- July 17, 2001
- All Issuing Offices in Florida
- Change in Judgment Lien Statute
Florida Statute Section 55.10, which governs judgment liens in the state of Florida, has been significantly amended. The new amended law took effect on July 1, 2001. Specifically, the statute has been amended to increase the initial period that a recorded certified judgment is a lien on real property from 7 years to 10 years. In addition, any re-recording of a certified judgment prior to the expiration of the first 10 year period will now be good for an additional 10 year period. This amendment only affects judgments recorded on or after July 1, 1987, which were still liens on or after July 1, 1994, and any new certified judgments recorded on or after July 1, 1994.
In determining whether a judgment is still a lien against real property you will now have to make the following analysis:
1. Certified judgments recorded before July 1, 1987, constitute a lien against real property for a period of 20 years from the date the judgment was issued;
2. Certified Judgments recorded on or after July 1, 1987, and before July 1, 1994, constitute a lien against real property for an initial period of 7 years from the date of recording. If the certified judgment was re-recorded prior to the expiration of the original 7 year period, the re-recorded judgment constitutes a lien for a period of 10 years from the date of re-recording; and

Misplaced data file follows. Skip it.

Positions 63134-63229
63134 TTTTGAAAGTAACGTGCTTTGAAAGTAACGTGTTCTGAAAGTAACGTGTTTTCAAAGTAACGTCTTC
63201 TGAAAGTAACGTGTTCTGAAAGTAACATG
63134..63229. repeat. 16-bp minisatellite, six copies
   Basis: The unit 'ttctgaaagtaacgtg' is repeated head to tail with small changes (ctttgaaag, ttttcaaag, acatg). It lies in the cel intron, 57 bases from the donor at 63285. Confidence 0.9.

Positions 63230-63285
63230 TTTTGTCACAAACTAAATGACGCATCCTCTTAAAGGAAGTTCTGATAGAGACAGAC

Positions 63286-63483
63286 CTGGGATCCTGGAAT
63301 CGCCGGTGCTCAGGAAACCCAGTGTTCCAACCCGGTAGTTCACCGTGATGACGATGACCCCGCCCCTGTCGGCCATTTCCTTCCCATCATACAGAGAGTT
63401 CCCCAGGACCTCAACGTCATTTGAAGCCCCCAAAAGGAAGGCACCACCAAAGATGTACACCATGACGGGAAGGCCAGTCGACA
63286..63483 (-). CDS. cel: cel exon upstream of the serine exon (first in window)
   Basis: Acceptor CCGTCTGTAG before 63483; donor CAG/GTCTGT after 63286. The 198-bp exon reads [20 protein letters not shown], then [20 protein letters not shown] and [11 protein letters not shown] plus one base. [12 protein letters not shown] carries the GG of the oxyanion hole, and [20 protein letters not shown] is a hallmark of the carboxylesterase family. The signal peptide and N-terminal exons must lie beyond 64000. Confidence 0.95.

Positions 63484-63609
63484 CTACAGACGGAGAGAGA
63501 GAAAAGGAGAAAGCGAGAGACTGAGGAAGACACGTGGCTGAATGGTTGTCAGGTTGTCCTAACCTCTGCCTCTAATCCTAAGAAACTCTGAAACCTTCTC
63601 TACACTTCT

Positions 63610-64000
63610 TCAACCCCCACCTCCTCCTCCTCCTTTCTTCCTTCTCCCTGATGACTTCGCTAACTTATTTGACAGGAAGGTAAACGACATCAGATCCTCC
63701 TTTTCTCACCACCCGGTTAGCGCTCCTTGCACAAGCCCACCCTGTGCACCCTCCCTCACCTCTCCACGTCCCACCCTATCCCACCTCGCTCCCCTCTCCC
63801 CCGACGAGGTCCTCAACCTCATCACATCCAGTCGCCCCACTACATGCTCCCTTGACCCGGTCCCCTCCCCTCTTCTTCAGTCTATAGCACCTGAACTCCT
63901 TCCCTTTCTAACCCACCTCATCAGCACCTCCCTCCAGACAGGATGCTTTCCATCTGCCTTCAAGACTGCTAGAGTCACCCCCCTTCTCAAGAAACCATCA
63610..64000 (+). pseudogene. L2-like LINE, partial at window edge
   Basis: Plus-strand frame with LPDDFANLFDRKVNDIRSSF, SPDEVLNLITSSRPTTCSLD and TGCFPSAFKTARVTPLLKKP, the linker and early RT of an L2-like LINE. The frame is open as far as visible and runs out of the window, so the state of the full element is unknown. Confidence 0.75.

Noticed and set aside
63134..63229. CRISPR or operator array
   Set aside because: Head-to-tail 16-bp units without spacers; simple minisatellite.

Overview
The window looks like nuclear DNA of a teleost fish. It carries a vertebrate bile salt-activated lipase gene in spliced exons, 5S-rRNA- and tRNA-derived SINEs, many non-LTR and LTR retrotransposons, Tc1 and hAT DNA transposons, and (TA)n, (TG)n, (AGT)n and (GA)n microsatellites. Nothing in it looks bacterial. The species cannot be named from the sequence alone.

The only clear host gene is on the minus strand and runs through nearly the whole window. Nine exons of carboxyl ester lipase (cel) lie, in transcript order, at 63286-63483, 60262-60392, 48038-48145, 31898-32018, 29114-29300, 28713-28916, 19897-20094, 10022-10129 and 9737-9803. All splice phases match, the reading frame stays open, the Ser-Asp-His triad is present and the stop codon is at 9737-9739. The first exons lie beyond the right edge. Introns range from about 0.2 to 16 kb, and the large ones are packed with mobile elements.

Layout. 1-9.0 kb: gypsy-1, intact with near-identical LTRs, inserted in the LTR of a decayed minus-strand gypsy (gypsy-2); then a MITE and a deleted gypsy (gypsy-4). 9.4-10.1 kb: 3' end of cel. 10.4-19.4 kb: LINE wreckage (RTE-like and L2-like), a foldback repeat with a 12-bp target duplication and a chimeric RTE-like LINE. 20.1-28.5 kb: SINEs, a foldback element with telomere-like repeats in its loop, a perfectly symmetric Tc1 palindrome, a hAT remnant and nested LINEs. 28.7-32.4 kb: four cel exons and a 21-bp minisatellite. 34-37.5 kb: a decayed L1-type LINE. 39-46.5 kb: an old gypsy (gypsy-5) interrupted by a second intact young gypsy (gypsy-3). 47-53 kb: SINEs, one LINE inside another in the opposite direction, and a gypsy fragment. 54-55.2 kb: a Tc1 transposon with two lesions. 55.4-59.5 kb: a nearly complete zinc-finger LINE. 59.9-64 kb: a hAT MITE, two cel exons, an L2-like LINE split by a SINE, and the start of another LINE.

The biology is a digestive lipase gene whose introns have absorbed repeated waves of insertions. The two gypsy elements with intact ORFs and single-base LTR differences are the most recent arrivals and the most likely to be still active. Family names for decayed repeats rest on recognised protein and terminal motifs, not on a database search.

3. Certified judgments recorded on or after July 1, 1994, constitute a lien against real property for a period of 10 years from the date of recording. If the certified judgment was re-recorded, the re-recorded judgment constitutes a lien for a period of 10 years from the date of the re-recording.
Exceptions to the above rules:
1. Certified judgments recorded or re-recorded on or after October 1, 1993, in order to constitute a lien against real property, must include the address of the creditor either on the judgment or on a simultaneously recorded address affidavit; and,
2. No matter when a certified judgment is recorded, it can not constitute a lien against real property if more than twenty years has passed since the judgment was issued.
The most important affect in the change in the law is the fact that judgments recorded after July 1, 1994, that under the prior law were only good for 7 years, are now good for 10 years.
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